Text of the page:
Table of contents for College Education
- College Education Part I- Should Cloistered Nuns Have A College Education?
- College Education Part II- Choosing A College When Discerning
by Therese Ivers, JCL
Dan would like to become a priest. He is a high school senior and believes that he has a vocation to the diocesan priesthood. Mary Ellen is also a senior in high school and is thinking about joining a cloistered order. Should she go to college, and if so, where? The decision of whether to go to college is one of the more important decisions that many discerners must make on their vocational journey. For those of you agonizing over this decision, I would like to offer some tips which may help.
Tip #1 Know Your Ultimate Goal
What do you want to achieve with your education? Do you know the difference between vocational training and education which enriches the whole person? If you don’t, you may want to check out this document which I believe everyone who is thinking of investing tens of thousands of dollars and years of their life in college should sit down and read and understand.
Tip #2 Know Your Pocketbook
If you are considering joining religious life, you should be aware of the fact that religious orders cannot accept candidates who are burdened with debt. Today people can graduate with tens of thousands of dollars in student loans. This can delay entrance for 5, 10, 15, 20 years. In today’s economy, when there is a high unemployment rate, paying off such loans in a timely manner is not always possible.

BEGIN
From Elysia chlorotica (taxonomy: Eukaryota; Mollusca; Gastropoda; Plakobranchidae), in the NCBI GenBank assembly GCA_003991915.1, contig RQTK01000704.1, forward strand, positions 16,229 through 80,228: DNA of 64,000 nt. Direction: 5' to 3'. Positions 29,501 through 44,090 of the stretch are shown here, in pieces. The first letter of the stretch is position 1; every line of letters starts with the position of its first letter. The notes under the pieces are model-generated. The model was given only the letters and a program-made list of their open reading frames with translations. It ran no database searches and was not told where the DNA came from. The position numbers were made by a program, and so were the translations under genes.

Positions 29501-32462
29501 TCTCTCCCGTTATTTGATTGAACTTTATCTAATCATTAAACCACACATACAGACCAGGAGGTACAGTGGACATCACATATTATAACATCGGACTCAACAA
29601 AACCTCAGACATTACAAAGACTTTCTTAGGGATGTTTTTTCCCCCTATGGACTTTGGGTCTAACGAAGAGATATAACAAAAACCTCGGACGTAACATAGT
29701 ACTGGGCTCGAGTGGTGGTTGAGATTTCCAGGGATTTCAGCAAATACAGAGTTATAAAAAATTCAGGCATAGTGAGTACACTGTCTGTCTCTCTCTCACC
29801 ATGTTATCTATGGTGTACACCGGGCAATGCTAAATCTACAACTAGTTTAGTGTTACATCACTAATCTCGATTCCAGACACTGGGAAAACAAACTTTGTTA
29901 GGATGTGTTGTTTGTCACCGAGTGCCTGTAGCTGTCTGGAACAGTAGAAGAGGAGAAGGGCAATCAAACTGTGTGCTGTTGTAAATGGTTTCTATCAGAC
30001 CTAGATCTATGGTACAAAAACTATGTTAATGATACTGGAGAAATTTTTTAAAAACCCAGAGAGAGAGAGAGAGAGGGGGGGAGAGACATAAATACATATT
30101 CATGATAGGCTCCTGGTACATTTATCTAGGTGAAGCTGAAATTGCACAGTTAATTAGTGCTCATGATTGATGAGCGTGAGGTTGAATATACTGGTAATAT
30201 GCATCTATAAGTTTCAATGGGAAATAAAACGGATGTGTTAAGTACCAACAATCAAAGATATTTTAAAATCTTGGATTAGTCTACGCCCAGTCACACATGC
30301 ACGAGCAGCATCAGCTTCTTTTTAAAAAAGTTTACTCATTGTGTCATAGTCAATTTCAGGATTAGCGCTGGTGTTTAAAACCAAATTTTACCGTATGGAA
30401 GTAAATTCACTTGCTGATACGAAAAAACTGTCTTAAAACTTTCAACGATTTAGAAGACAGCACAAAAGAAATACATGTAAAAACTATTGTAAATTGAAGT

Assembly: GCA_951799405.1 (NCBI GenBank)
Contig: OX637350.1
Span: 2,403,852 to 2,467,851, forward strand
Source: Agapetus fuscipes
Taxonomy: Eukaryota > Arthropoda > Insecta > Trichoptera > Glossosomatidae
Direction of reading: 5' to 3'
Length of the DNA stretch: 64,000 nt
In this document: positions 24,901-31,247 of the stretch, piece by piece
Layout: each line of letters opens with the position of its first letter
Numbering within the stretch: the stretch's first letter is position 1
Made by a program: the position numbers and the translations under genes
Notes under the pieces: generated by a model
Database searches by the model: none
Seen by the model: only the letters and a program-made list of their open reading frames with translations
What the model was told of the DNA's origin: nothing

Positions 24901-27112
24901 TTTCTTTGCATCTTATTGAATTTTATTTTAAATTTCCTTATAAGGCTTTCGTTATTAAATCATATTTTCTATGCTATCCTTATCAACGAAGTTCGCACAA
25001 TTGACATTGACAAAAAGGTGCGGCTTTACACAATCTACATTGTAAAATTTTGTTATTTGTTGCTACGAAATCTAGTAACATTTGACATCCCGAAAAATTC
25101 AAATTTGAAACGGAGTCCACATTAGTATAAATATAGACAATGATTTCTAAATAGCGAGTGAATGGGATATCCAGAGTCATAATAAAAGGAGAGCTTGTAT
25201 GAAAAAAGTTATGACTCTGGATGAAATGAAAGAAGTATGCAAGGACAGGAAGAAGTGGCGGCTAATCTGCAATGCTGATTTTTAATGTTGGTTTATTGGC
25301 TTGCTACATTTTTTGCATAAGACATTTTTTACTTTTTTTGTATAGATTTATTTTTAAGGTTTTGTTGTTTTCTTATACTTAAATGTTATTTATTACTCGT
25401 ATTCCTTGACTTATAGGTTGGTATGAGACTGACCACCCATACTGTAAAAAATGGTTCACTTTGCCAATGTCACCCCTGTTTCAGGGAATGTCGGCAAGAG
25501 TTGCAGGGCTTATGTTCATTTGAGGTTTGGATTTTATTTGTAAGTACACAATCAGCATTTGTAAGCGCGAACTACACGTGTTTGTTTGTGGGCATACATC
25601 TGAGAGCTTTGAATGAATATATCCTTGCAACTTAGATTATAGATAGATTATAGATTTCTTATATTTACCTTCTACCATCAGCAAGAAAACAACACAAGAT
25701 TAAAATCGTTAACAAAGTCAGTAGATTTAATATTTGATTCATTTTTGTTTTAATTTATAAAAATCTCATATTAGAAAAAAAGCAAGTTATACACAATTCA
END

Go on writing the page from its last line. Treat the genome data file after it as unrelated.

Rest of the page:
If the main goal is to get a college education in a particular field to fulfill entrance requirements for a religious order or the degree needed before entering major seminary, then consider finding the cheapest BA or BS degree program, which may include several semesters of junior or community college. Obviously, you can hunt down grants, scholarships, etc. Even if you don’t plan on majoring in math, do some figure crunching.
Know your numbers. Be creative. For example, one private Catholic college has a policy whereby the most a student would ever need to borrow is the maximum allowed by the Stafford loans (about $3,500 – $5,500 each year) and has a generous financial aid package. Even though the listed tuition is high, your debt would be very low upon graduation. You might even decide to study in Europe. Tuition for a Bachelor’s degree program student at the Angelicum, my own alma mater, is only €1320 for the whole year of 2009/2010.
Tip #3 Is A College’s Catholic Identity Important?
Know yourself. Many students who go to state colleges end up being practicing Catholics. Many students who go to expensive “Catholic” colleges end up losing their faith. Who are you, what do you stand for, and are you able to live in a mature, adult fashion without needing peer pressure to practice your faith? Maybe it’s important to you to find more potential Catholic dates at college. Whatever your goals may be, these are merely a sample of the questions you should ask yourself. And in case you’re wondering, unless you need the philosophical/theological pre-reqs for major seminary or specific degrees for particular apostolates, in most cases, your undergraduate degree is what’s important, not where you got it.
Those are the tips for today. Enjoy!
(c) 2009 by Therese Ivers
All Rights Reserved